14 August 2011

365 Days of Middle-earth ~ Day 45: The Two Trees of Valinor and the Line of the White Trees


The Two Trees, White Telperion and Laurelin the Golden, were one of the greatest creations of the Valar. Also called the Two Trees of the Valar, the Trees of Valinor, the Trees of Silver and Gold, and the White Tree and Golden.


Telperion

Q. ‘Silver–’ - Telperion (also called White Telperion, the White Tree, Ninquelótë, Silpion and other names, and Eldest of Trees) was the elder of the two trees, with leaves dark green above, and bright silver below, and a dew of light dripping from them. The stars of Varda were made from the dews of Telperion, and the Moon from his last silver flower. Galathilion and the line of the White Trees were images of Telperion, as was Turgon’s Belthil. It has been said that at the End, Telperion will reappear.


Laurelin

Q. ‘Gold-song’ - Laurelin (also called Culúrien, Malinalda, the Golden Tree, the Tree of Gold, and other names) was the younger of the Two Trees, with bright green leaves edged with gold, golden-yellow horn-shaped flowers, and her dew a golden rain.


History of the Trees

The Two Trees were created Yavanna’s song of power and the tears of Nienna, and were born when Valinor was fully established, growing on Ezellohar, outside the western gates of Valmar. Their light reached far, illuminating Valinor, Eldamar, and Tol Eressëa. Varda collected their dews in great vats known as the Wells of Varda.

They inspired reverence and wonder in the Eldar, as the Silmarils of Fëanor, greatest creation of the Children of Ilúvatar, captured the light of the trees. Melkor coveted this light, and with the help of Ungoliant, he poisoned the trees, drained the Wells, and stole the Silmarils. While Yavanna and Nienna could not heal the trees, their last fruit and flower were taken by the Valar and fashioned into the Moon and Sun.


Galathilion and the line of the White Trees

S. ‘Tree-moon white’ - Galathilion (also called the White Tree, the Tree of Silver, the Tree of the High Elves, the Tree of Túna, and the Tree of Tirion) was the White Tree of the Eldar, made by Yavanna in the image of Telperion, though it did not shine. It produced many seedlings, one of them being Celeborn, which grew in Tol Eressëa and produced the seedlings of Nimloth.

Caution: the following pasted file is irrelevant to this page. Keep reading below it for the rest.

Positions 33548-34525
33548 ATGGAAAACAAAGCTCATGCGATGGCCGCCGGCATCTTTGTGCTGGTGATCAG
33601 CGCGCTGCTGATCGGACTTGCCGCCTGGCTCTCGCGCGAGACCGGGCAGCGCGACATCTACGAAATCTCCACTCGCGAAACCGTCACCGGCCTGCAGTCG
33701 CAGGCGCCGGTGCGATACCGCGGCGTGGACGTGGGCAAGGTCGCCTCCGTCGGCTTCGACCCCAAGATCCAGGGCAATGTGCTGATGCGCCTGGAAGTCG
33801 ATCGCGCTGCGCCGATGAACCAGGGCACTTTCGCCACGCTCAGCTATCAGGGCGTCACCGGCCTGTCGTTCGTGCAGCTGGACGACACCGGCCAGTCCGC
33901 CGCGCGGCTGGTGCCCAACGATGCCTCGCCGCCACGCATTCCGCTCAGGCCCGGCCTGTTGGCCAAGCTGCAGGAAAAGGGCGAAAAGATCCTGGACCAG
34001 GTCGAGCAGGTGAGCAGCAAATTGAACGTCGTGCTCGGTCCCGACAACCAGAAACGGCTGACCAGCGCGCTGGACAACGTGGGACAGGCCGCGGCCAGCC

Nimloth

S. ‘White blossom’ - Nimloth (also called Nimloth the Fair) was the White Tree of Númenor, given to Elros by the Eldar of Tol Eressëa. It grew in the King’s Court, but following the reign of Ar-Gimilzôr, the tree was unattended to and began to decline, until it was cut down by Ar-Pharazôn (at Sauron’s request) and burned on the altar of his Temple. Isildur, however, had stolen a single fruit of Nimloth, which bore the White Tree of Gondor, thus preserving the line of the White Trees.


First White Tree of Gondor

This tree, borne from a single fruit of Nimloth, which Isildur had recovered before the White Tree was destroyed, was planted in Minas Ithil before the house of Isildur. When Sauron returned to Middle-earth, he launched an attack on Minas Ithil, and destroyed the White Tree.


Second White Tree

When Isildur escaped the capture of Minas Ithil, he took with him a sapling of the White Tree, and planted it in the citadel courtyard of Minas Arnor, in memory of his slain brother Anárion. This tree died in 1636 during the Great Plague.


Third White Tree

King Tarondor planted another sapling in TA 1640. This tree lasted until the year 2872. By then, no seedling of the tree could be found, as it had rarely flowered after the line of the Kings had failed.  So it was left standing until the return of the King.


Fourth White Tree

After Aragorn became King, he discovered a sapling of the White Tree on the slopes of Mindolluin, which he planted in the Court of the Fountain. The dead tree was placed in the Tombs of the King, and by June of TA 3019, the new sapling was already in blossom. 


References

Fisher, M. (2008). Two Trees of Valinor. In Encyclopedia of Arda. Retrieved from http://www.glyphweb.com/arda/t/twotrees.html

Foster, R. (2001). In The complete guide to middle-earth: from the hobbit through the lord of the rings and beyond. New York: Del Rey.

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